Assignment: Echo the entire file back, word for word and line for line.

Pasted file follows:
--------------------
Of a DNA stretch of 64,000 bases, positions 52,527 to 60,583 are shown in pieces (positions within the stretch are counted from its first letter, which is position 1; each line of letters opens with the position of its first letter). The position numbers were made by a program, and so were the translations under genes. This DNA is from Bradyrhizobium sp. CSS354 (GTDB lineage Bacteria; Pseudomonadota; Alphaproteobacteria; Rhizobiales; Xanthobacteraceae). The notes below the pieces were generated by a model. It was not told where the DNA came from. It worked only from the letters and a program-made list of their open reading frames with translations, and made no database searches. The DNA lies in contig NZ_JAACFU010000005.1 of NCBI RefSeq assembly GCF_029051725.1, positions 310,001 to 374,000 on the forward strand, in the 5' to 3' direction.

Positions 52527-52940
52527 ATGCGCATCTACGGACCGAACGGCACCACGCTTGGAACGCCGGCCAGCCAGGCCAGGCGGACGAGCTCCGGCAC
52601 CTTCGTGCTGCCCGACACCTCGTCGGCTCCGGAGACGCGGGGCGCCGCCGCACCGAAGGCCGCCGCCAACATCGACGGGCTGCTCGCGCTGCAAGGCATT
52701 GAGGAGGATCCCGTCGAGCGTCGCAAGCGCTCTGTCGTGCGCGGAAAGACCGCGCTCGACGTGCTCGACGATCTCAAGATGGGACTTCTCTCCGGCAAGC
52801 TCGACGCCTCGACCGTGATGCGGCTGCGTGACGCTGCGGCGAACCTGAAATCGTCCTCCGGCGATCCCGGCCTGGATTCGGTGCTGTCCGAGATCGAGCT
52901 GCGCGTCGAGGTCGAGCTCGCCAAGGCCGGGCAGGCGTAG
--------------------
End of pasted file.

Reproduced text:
Of a DNA stretch of 64,000 bases, positions 52,527 to 60,583 are shown in pieces (positions within the stretch are counted from its first letter, which is position 1; each line of letters opens with the position of its first letter). The position numbers were made by a program, and so were the translations under genes. This DNA is from Bradyrhizobium sp. CSS354 (GTDB lineage Bacteria; Pseudomonadota; Alphaproteobacteria; Rhizobiales; Xanthobacteraceae). The notes below the pieces were generated by a model. It was not told where the DNA came from. It worked only from the letters and a program-made list of their open reading frames with translations, and made no database searches. The DNA lies in contig NZ_JAACFU010000005.1 of NCBI RefSeq assembly GCF_029051725.1, positions 310,001 to 374,000 on the forward strand, in the 5' to 3' direction.

Positions 52527-52940
52527 ATGCGCATCTACGGACCGAACGGCACCACGCTTGGAACGCCGGCCAGCCAGGCCAGGCGGACGAGCTCCGGCAC
52601 CTTCGTGCTGCCCGACACCTCGTCGGCTCCGGAGACGCGGGGCGCCGCCGCACCGAAGGCCGCCGCCAACATCGACGGGCTGCTCGCGCTGCAAGGCATT
52701 GAGGAGGATCCCGTCGAGCGTCGCAAGCGCTCTGTCGTGCGCGGAAAGACCGCGCTCGACGTGCTCGACGATCTCAAGATGGGACTTCTCTCCGGCAAGC
52801 TCGACGCCTCGACCGTGATGCGGCTGCGTGACGCTGCGGCGAACCTGAAATCGTCCTCCGGCGATCCCGGCCTGGATTCGGTGCTGTCCGAGATCGAGCT
52901 GCGCGTCGAGGTCGAGCTCGCCAAGGCCGGGCAGGCGTAG